My ultimate goal in life is to contribute to the improvement in the quality of human life through healing not only people’s teeth, but also their broken hearts and to share with them the God’s unlimited love which is already given to me, using my job as a tool.

I have finished my degree in Humanities and Social Sciences from Washtenaw Community College in 2005; after which I earned a Bachelors of Sciences from University of Wisconsin-Madison in 2008. I have conducted individual research as a Research and Lab Assistant in the Medical Genetic as well as in Biochemistry department at Madison, Wisconsin.

Also, I’ve worked as a florist and wedding planner along with other experiences such as a translator, cashier and hostess. I was the president of the Korean Engineering ; Science Association and Korean Science Association; social chairman of Korean Economics Student Association; and an active member of the UW-Madison Pre-Dental Society.

I’ve also taken part in many musical associations at many places. I have received many scholarships such as, Leven, Maurice ; Marie Scholarship, Atlanta Alumni Club Scholarship and William F. Vilas Scholarship, and I was on the Dean’s High Honor Roll from 2003-2005.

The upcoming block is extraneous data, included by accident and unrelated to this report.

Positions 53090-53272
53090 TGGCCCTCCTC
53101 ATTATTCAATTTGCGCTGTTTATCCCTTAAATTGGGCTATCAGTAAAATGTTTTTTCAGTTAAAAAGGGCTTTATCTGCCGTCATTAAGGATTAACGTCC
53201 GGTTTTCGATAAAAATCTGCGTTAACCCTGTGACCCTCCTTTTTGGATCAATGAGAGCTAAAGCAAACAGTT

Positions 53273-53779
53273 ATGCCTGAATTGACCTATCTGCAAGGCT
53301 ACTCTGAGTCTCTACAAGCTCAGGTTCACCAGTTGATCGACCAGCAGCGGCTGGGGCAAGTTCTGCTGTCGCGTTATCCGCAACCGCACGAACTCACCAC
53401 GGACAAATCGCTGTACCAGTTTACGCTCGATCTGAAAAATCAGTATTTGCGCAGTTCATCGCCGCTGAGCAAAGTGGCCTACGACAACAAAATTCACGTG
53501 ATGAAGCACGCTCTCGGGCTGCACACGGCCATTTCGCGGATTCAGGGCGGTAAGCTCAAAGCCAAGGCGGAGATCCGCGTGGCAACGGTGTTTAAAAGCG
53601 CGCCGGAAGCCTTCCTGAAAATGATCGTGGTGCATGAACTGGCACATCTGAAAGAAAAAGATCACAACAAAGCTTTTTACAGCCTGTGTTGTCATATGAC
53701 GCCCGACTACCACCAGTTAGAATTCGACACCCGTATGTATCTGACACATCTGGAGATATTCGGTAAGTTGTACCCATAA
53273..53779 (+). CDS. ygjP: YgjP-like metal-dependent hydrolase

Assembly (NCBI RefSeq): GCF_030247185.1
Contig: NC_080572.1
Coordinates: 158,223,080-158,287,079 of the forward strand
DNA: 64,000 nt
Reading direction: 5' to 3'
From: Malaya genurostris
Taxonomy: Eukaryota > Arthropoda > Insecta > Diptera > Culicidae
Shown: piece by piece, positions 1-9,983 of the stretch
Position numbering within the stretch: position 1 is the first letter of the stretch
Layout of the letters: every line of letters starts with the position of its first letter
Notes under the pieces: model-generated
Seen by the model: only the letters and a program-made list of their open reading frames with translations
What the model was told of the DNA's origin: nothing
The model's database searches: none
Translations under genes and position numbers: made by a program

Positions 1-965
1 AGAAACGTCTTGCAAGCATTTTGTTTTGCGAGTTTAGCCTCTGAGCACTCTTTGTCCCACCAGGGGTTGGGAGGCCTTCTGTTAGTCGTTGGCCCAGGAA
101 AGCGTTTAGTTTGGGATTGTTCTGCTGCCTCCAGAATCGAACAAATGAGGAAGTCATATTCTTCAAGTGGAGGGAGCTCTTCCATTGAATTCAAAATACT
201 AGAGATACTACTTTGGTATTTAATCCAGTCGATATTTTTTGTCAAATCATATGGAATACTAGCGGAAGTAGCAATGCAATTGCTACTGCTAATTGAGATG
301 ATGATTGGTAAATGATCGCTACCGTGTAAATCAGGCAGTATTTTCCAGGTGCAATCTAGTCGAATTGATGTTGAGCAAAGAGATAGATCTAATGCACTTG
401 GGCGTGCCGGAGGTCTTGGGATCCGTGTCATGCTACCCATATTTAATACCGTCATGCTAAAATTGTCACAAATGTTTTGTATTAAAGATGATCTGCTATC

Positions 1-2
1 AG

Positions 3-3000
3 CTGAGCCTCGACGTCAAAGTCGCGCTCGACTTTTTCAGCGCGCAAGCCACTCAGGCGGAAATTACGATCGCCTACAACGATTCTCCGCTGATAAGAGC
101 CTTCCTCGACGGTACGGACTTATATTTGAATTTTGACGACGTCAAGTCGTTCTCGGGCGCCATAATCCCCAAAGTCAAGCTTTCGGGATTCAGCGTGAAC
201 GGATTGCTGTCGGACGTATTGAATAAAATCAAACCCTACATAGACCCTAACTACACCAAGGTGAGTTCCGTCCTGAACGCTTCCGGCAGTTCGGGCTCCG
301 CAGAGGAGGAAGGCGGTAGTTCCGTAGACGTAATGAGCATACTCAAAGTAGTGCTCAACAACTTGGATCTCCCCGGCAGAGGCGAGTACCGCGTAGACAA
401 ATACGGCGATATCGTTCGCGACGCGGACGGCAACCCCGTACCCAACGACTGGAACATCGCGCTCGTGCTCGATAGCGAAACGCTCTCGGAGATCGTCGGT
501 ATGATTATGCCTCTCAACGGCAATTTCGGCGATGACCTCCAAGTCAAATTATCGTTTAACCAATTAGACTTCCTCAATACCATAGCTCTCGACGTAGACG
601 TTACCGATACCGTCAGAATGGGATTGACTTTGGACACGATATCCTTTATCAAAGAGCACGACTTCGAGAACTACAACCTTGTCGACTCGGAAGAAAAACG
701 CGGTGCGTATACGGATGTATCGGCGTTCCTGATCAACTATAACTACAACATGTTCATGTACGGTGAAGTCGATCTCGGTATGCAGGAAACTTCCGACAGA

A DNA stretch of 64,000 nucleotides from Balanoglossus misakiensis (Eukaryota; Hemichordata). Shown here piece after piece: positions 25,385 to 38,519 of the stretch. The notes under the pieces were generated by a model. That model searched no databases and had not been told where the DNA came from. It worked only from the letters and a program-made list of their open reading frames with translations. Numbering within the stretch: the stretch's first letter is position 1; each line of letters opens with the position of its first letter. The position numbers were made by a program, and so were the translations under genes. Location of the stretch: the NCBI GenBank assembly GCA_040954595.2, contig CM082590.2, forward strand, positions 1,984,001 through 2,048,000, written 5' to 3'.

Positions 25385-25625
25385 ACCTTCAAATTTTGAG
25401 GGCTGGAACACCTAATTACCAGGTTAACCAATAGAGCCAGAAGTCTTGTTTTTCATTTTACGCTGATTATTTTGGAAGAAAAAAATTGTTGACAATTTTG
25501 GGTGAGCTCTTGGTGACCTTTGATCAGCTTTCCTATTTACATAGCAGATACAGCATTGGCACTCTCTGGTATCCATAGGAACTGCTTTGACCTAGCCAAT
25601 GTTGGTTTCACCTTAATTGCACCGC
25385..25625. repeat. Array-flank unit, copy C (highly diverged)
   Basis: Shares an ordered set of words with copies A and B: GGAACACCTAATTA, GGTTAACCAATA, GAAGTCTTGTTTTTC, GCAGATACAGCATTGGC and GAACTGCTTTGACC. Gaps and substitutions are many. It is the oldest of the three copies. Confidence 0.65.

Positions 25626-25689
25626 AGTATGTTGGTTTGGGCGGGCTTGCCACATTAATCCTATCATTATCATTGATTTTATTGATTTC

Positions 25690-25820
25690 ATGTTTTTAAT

After researching the profession, I have gained tremendous respect for it. I saw how dentistry has been an important factor in so many lives. Dentistry is one of the first diagnostic tools for diseases. I want o showcase my talent and my calling to the world and since dentist are noble people in the society, I want to be associated with it.

Also, I now see life as very precious with each patient having unique stories and insights. I will have respect for each patient’s opinion, and at the same time uphold the ethics of the profession, thereby restoring back the confident of some patient that are afraid of dentist. I will relate to my patient in such a way that they will have been alright even before treating them.

Lastly, with this much that I have already achieved in life and a strong commitment and passion for more, I know that I will be taking to study dentistry as my own way of contributing to the progress and development my community and the entire world. Although, there are thousand of dentists in United State, I believe that I can become one of them, God helping me.

I will be very happy and fulfilled if I can be admitted to study my dreamed and long desired course. Thanks for your attention.

Idioms: Meaning of Life and Wild Goose Chase